But few low- and middle-income countries have regulations in place to enforce pollution and exposure controls. “In the U.S., recycling plants have made major improvements in recent decades to meet the emissions standards imposed by the Clean Air Act,” Gottesfeld says. These improvements include sealing plants to reduce emissions, monitoring ambient air quality and tracking blood lead levels in workers. Steps as simple as showering before going home can greatly reduce lead transport by plant workers into their homes.

“We have the technology to make this a relatively clean industry. It’s even economically feasible, but in many places the industry just isn’t regulated,” Gottesfeld says. In formal recycling plants in Africa, he says, pollution controls are “lacking in all ways, in terms of occupational exposure to workers and their families, and in the emissions from these plants.” A lack of automation in some plants means that workers spend their days dismantling old batteries with axes to remove the lead. There are also “people melting down lead batteries right outside their homes to sell the scrap.” In total, Africa produces more than 800,000 tons of lead from recycled batteries each year.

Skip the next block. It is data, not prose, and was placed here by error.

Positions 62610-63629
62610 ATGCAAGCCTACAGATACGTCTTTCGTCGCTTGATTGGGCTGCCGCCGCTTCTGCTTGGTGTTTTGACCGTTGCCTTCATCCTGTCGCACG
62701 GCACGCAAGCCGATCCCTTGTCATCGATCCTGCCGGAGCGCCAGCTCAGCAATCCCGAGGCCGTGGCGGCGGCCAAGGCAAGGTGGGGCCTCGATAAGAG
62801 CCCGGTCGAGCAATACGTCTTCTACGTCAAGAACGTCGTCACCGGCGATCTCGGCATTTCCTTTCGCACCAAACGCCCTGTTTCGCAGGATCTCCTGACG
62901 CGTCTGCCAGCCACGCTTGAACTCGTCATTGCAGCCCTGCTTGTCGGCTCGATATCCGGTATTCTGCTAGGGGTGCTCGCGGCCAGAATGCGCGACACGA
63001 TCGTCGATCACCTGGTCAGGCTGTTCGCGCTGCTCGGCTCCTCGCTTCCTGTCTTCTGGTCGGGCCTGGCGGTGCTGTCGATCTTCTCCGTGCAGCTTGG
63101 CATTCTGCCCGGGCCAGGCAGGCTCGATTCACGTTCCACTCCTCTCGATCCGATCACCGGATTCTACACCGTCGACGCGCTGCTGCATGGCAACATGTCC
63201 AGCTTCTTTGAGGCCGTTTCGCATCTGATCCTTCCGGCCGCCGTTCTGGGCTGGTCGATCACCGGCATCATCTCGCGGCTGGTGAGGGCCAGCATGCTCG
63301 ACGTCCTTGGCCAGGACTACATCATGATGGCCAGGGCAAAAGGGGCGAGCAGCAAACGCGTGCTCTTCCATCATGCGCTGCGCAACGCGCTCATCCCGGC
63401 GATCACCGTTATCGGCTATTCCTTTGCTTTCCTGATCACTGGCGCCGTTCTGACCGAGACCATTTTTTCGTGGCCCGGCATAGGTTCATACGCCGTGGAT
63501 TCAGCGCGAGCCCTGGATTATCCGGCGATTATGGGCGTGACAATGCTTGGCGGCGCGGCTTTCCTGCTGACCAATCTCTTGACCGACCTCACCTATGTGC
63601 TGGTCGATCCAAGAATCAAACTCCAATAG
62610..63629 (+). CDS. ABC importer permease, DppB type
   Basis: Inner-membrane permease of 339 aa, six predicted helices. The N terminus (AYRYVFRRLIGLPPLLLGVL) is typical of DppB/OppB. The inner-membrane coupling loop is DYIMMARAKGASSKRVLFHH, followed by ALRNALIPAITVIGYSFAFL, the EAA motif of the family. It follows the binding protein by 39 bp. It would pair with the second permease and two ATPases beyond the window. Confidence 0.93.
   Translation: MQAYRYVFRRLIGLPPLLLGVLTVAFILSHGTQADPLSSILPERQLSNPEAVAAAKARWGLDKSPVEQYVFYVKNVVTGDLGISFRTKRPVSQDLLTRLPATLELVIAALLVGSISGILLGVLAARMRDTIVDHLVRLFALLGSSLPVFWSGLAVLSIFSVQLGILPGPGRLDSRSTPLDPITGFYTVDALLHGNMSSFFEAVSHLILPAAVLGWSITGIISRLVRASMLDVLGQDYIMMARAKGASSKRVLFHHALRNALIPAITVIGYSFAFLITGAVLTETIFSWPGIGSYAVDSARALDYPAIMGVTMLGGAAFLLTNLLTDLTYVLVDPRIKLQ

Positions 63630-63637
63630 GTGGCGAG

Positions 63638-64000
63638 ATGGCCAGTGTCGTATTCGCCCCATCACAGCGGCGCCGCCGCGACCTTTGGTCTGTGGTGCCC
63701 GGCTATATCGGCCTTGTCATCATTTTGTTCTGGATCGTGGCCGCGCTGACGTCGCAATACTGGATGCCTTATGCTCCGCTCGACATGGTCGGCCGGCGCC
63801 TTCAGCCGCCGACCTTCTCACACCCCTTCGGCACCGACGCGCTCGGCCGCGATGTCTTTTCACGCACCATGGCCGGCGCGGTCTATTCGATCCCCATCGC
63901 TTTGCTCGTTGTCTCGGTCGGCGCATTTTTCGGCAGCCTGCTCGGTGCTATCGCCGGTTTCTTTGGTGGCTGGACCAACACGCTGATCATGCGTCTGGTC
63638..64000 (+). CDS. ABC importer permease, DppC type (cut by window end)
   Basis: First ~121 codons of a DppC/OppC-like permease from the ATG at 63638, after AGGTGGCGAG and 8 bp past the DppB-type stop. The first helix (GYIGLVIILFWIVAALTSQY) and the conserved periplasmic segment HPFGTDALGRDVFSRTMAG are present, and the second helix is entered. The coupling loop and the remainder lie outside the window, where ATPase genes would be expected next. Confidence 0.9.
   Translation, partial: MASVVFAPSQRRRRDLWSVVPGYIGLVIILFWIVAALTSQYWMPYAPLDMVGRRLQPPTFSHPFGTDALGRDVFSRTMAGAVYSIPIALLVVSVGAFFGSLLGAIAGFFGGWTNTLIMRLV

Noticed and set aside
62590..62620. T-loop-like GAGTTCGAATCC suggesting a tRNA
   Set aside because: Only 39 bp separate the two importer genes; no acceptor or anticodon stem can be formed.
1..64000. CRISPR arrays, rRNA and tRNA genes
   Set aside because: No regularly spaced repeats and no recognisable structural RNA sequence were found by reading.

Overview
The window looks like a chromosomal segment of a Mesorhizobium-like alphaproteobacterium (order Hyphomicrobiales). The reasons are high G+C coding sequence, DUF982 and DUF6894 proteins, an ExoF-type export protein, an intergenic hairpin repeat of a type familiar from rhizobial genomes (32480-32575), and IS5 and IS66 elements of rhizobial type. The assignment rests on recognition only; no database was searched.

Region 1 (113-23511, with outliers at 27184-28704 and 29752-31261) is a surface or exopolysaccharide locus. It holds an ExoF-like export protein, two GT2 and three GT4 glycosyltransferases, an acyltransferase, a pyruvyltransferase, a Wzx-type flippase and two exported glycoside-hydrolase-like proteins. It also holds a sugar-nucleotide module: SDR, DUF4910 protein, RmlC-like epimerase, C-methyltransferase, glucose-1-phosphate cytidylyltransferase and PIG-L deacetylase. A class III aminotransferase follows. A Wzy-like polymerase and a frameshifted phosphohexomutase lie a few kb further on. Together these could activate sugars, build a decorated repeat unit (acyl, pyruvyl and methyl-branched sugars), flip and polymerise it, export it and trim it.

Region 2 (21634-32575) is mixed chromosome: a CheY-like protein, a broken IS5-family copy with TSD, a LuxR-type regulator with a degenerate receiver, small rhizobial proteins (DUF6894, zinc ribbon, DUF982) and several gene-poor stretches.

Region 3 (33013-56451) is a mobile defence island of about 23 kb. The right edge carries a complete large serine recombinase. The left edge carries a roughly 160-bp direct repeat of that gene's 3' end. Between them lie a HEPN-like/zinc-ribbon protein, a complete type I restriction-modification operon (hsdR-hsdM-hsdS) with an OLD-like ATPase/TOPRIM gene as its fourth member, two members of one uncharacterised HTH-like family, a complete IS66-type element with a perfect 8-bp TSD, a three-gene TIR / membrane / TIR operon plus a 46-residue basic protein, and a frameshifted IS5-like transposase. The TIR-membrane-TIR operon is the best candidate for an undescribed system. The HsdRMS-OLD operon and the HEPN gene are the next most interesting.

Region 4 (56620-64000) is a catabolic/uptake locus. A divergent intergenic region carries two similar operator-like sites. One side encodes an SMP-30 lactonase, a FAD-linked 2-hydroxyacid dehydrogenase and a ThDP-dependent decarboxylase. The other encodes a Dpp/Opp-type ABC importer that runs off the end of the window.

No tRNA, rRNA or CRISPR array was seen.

Few studies have documented lead levels around battery recycling plants in Africa. Gottesfeld and his colleagues collected soil samples from bare ground inside 15 recycling plants in Cameroon, Ghana, Kenya, Mozambique, Nigeria, Tanzania and Tunisia, as well as within a half-kilometer radius outside the plants. They found lead levels as high as 140,000 milligrams per kilogram (mg/kg), with averages of about 57,700 mg/kg inside the plants and 2,600 mg/kg outside, far surpassing the U.S. Environmental Protection Agency’s soil hazard level of 1,200 mg/kg (or 400 mg/kg in “children’s play areas”).